posted by not that girl at 9:55 AM on July 22, 2007

I have had psoriasis since I was 14. I'm 32 now. My entire adult life I've had moderate to severe coverage. I've never had a lover I didn't have to have "that conversation" with. Some of you may know the conversation -- "Before we get undressed, I need to explain that I have psoriasis, please don't be afraid or run away when you see it, no you can't catch it, no it's not scabies or anything creepy or crawly or dirty, and please believe it's not disgusting that it's on my genitals even though I can't believe it myself." I would KILL for some time with completely normal skin so that I could walk around with confidence and never have this insecurity in the back of my head and never see the way people look at me when they can see patches on my legs or arms or face or wherever it is at the time.

I wish I could offer you something really constructive to help you -- I just haven't found it myself. I don't think the average person realises how emotionally devastating a skin disease can be. I guess all I can offer is that you have to remember you're not alone. I'm sure there are rosacea communities online -- seek those out for the times you just need someone to relate to.

And walk with confidence even when you're not feeling it. Take the attitude that there's something really WRONG with the people who give you weird looks. Especially when you're not feeling it. Give them a weird look right back.

To amuse myself I sometimes paraphrase the Seinfeld line, "It is not me that has been exposed, but you! For I have seen the psoriasis on your soul!!"
posted by loiseau at 5:47 PM on July 22, 2007

I was diagnosed with Rosacea (among other various skin issues) when I was 30. I tend to 'bloom' and have what looks like very rosy cheeks most of the time - A mild case, which has not progressed at all in five years.

Initially, it really bothered me - I also deal with a lot of moles and freckles, so the Rosacea isn't the worst of my problems, but it was enough to make me consult a dermatologist. I met my husband after I was diagnosed, so this is not something that is going to hold up your love life. Your partner will be interested in you for you, not your skin - We all have a multitude of flaws to manage. You have to understand that if you hold yourself or any potential partner up to the impossibility of perfection, you will never be anything but disappointed.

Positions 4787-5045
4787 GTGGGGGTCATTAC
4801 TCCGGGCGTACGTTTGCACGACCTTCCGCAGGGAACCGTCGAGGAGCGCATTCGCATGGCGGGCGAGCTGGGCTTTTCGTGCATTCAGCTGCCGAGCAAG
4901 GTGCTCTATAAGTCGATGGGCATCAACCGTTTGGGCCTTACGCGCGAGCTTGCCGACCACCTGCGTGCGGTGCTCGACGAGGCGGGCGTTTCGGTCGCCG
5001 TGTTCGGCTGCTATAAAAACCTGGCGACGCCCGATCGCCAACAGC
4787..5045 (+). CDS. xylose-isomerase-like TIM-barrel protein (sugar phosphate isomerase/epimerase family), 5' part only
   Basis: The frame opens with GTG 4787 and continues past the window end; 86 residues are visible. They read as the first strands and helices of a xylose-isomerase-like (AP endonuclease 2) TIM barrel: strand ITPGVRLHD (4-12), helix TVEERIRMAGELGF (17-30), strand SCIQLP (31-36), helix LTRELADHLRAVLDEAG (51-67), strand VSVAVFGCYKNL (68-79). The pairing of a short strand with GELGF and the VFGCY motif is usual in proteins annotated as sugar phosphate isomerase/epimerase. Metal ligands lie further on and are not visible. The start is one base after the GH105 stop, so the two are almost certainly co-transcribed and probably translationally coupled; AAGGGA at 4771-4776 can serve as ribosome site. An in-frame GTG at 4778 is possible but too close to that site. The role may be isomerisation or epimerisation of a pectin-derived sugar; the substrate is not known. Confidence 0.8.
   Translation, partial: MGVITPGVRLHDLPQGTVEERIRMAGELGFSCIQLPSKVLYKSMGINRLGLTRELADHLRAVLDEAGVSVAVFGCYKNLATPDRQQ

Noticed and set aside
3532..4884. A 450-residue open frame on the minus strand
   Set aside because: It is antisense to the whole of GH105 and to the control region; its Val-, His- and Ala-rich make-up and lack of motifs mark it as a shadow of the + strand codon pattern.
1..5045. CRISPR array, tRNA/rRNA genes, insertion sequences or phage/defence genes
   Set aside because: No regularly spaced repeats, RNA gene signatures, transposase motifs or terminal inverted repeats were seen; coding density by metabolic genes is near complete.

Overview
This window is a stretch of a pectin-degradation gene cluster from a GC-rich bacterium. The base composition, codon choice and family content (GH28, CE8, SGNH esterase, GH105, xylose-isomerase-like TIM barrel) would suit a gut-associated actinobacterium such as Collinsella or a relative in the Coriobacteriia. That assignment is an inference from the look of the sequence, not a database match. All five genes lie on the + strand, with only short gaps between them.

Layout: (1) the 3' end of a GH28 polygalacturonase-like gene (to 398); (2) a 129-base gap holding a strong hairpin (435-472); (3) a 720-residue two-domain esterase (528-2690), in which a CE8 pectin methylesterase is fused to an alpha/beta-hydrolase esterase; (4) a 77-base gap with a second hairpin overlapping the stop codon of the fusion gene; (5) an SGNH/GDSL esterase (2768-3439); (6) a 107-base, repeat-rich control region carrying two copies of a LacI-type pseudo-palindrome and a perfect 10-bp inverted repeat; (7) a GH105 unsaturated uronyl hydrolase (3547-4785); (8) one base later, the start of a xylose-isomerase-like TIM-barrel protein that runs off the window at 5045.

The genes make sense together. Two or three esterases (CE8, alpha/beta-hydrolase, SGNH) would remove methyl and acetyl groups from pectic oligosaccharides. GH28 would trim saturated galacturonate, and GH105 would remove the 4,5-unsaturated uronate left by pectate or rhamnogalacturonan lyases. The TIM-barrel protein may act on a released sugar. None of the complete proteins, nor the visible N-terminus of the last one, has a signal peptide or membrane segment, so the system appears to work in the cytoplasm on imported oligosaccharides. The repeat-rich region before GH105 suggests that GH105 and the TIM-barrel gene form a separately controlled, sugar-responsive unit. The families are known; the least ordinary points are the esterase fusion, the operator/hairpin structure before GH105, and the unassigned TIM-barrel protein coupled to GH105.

The greatest gift you can give your mind is perspective - I have a dear friend that just lost both of her legs at the knee due to an almost fatal bout with meningitis. It makes Rosacea look like a walk in the park. I have another friend that has such bad Psoriasis (all over her body) that she actually has resorted to chemotherapy to keep it at bay. Comparatively, I am blessed. My skin might rebel, but it's still healthy and serves it's purpose.

I treat it and I deal with it. My dermatologist treats my symptoms but I have had to do a lot of research myself on how to manage my own case of Rosacea. I stay away from or limit triggers (alcohol, sugar, hot spices, caffeine), stay hydrated, get rest, stay out of the sun, and have learned to not stress. I can tell you that I used to stress A LOT about everything. Definitely made a difference to learn to 'let go' and relax.

One benefit that you might appreciate - People that have Rosacea often age more gracefully because of the increased blood flow to the skin. I often am told that I look like I am in my mid twenties, which I love.

Good luck to you and take care!
posted by inquisitrix at 1:53 AM on July 23, 2007